UPDATE: The pilot episode is scheduled to premiere May 7 at noon on HGTV. An encore showing is scheduled for May 31 at 1 p.m.
Breese and Josh Romano are about to get their close-up.
The husband-and-wife team behind local home renovation and construction firm Cobblestone Development Group recently wrapped filming on an hour-long pilot episode for a show that’s set to air on HGTV.
If received well by viewers when it premieres this spring, the locally filmed show, called “Richmond Rehabbers,” could be picked up as a 13-episode series. The Romanos said they have agreed to a full season if HGTV elects to continue with the show.
“It was a lot of fun,” Breese said. “It’s easy to make a show if you’re doing something that you love to do and you do it every day.”
Comparable to HGTV’s “Fixer Upper,” the episode follows the Romanos and their crew during a four-month house renovation in Richmond’s Northside. The featured house – a two-story Foursquare built in 1919 – is located in Battery Park.
The couple, licensed real estate agents with Richmond-based One South Realty Group, worked with a family relocating here from Georgia who agreed to be featured in the episode. After being shown several options, the clients tell the Romanos what work they want done to the house they selected while working within a budget.
Clips show the Romanos shopping for materials at local architectural salvage depot Caravati’s, discussing the project with their team and providing their own commentary. The show also shines a spotlight on Richmond, with footage of Carytown, the city welcome sign along Interstate 95 and other local landmarks shown throughout the episode.
Filming took place in three-day increments from late August to early January. Seattle-based Screaming Flea Productions filmed the scenes with help from a local crew.
Screaming Flea also produces the A&E show “Hoarders,” whose host, Matt Paxton, is married to a friend of Breese, the Romanos said. Paxton, a Richmond native who recently launched a new startup, suggested the couple to HGTV, which reached out to them for an interview over Skype, they said.
A four-minute teaser was filmed over four days, and the Romanos said theirs was one of two from among 100 or so submitted that the channel selected to film a pilot. The Romanos said they received compensation for the show but did not disclose details.
Josh, who started Cobblestone five years ago after starting out with Trustworth Properties, said he is looking forward to the exposure the show will provide his business, as well as local subcontractors and vendors that he and Breese, the designer on the team, work with on projects. He said Cobblestone worked with more than 100 local businesses in 2016, including Surface Architectural Supply, Wellborn + Wright, Shades of Light and Caravati’s.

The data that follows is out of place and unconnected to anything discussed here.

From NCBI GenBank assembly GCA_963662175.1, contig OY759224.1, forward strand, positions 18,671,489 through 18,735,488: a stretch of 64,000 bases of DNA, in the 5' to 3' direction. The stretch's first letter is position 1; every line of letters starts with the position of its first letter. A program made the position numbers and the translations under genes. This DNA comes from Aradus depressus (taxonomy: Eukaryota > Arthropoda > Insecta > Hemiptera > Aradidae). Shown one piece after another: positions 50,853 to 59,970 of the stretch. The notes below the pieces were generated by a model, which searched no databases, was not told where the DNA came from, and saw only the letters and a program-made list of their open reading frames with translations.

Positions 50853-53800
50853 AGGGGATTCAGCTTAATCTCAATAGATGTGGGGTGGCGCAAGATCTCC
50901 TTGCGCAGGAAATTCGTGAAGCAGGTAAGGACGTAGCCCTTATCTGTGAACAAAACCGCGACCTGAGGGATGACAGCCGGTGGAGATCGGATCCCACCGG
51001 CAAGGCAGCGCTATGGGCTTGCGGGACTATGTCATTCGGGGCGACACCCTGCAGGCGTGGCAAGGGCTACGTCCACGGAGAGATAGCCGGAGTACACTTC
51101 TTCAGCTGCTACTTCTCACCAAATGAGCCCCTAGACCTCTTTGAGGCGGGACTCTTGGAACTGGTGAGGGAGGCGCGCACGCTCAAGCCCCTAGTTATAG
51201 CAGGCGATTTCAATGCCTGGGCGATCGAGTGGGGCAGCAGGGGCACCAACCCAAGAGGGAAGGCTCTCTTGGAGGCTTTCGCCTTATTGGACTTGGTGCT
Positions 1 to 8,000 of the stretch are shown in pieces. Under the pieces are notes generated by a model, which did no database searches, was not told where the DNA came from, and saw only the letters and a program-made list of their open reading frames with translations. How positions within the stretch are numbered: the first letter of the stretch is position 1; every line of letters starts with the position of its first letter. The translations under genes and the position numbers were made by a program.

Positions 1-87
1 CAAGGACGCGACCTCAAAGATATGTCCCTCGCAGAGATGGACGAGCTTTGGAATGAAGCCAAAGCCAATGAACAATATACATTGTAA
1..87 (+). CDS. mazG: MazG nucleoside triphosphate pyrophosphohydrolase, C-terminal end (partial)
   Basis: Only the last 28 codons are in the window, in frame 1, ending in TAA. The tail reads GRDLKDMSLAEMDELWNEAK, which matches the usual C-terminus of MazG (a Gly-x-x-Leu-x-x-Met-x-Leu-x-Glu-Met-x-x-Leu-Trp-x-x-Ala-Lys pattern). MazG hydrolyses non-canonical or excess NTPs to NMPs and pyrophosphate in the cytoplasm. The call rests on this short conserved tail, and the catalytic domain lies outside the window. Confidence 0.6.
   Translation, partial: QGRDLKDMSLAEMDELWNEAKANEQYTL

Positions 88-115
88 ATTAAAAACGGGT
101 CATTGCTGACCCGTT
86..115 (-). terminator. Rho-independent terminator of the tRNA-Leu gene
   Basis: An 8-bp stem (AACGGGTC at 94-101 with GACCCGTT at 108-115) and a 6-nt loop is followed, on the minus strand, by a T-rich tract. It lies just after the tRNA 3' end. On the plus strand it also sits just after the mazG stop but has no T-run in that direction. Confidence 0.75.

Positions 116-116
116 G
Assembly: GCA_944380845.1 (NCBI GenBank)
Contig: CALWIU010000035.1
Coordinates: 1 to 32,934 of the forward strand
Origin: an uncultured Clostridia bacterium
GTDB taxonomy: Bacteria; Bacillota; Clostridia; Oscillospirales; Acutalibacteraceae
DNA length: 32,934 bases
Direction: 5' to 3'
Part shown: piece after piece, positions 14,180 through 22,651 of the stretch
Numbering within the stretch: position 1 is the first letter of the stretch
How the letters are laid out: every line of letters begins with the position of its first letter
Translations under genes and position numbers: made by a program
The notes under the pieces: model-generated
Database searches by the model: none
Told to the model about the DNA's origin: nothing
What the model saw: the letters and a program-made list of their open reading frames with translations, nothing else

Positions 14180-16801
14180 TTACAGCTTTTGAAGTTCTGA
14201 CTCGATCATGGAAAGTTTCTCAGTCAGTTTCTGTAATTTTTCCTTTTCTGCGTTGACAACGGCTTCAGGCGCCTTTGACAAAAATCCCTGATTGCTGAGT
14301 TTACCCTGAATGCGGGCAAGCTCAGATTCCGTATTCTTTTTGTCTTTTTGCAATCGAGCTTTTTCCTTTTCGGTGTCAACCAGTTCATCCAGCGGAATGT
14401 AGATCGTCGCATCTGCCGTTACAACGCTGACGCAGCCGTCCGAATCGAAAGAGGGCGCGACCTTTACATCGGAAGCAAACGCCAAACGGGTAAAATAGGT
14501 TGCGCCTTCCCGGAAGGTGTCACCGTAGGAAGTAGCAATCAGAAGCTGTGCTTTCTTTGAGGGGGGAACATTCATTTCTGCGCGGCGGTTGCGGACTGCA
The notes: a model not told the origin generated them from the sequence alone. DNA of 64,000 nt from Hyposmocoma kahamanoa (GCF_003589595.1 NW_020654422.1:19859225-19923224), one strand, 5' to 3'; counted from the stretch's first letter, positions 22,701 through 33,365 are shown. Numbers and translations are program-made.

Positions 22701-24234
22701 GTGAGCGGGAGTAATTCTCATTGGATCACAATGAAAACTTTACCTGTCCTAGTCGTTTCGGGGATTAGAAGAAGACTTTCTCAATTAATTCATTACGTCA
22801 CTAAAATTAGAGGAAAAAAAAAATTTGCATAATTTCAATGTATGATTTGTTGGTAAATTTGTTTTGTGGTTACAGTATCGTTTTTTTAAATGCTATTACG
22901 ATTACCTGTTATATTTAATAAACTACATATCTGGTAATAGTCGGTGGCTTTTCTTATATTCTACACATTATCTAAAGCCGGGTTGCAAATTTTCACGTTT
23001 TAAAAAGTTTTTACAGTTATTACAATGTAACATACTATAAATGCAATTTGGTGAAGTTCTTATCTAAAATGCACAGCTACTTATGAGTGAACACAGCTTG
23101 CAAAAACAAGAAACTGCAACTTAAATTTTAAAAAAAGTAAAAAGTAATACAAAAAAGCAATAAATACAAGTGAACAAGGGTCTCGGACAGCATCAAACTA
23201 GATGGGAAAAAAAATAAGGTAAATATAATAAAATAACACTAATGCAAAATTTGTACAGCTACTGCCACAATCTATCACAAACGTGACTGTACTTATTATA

“We intentionally went above and beyond to try to showcase Richmond and make that the forefront of the show,” Josh said. “That’s the goal, if and when we go to series, is to incorporate other small businesses and figure out ways to bring them into the mix and really focus on what’s happening here in Richmond.”
Added Breese: “When we first got news that we were going to do a pilot, one of the first things we said was, ‘This is going to be so awesome for Richmond.’ We both love this city.”
They said the Battery Park house presented several challenges. Nearly a century old, the structure was stripped down to its studs and enlarged with a two-story addition, and a deck was demolished. The Romanos said their clients wanted an open floor plan and asked them to focus on the kitchen, their daughter’s bedroom and their master bathroom.
When it came time for the big reveal, Josh said the buyers were happy, and tears were shed.
“It was intense. It was a really great experience for all of us,” Josh said.
“It also refueled our passion for doing the houses, because we were more involved than we have been in the past, because we’re trying to build a business. It actually brings you back into the fold, and you see what the guys are up against and it makes you appreciate the guys who are out there in the field day in and day out.”
The family purchased the house in January for $330,000 – a significant jump from the $71,000 price Cobblestone paid for the property last May. The city’s latest assessment valued the 0.17-acre property at $175,000.
The Romanos said they’re hopeful that the show will be picked up for a series when the episode airs, likely sometime around May. Josh said the episode would air multiple times over the course of several weeks.
While the show wasn’t something the Romanos sought out, they said they’re excited about the opportunity for Richmond as much as their business.
“We hope that it will showcase the amazing things that Richmond has to offer,” Breese said.
While the first to be featured in their own show, the Romanos are not the only local real estate professionals to appear on HGTV. Several episodes of the channel’s “House Hunters” series have featured Richmond real estate agents showcasing local homes, including Cabell Childress of Glen Allen-based Cabell Childress Group and, most recently, One South’s Alexis Thompson, who appeared on the show last fall.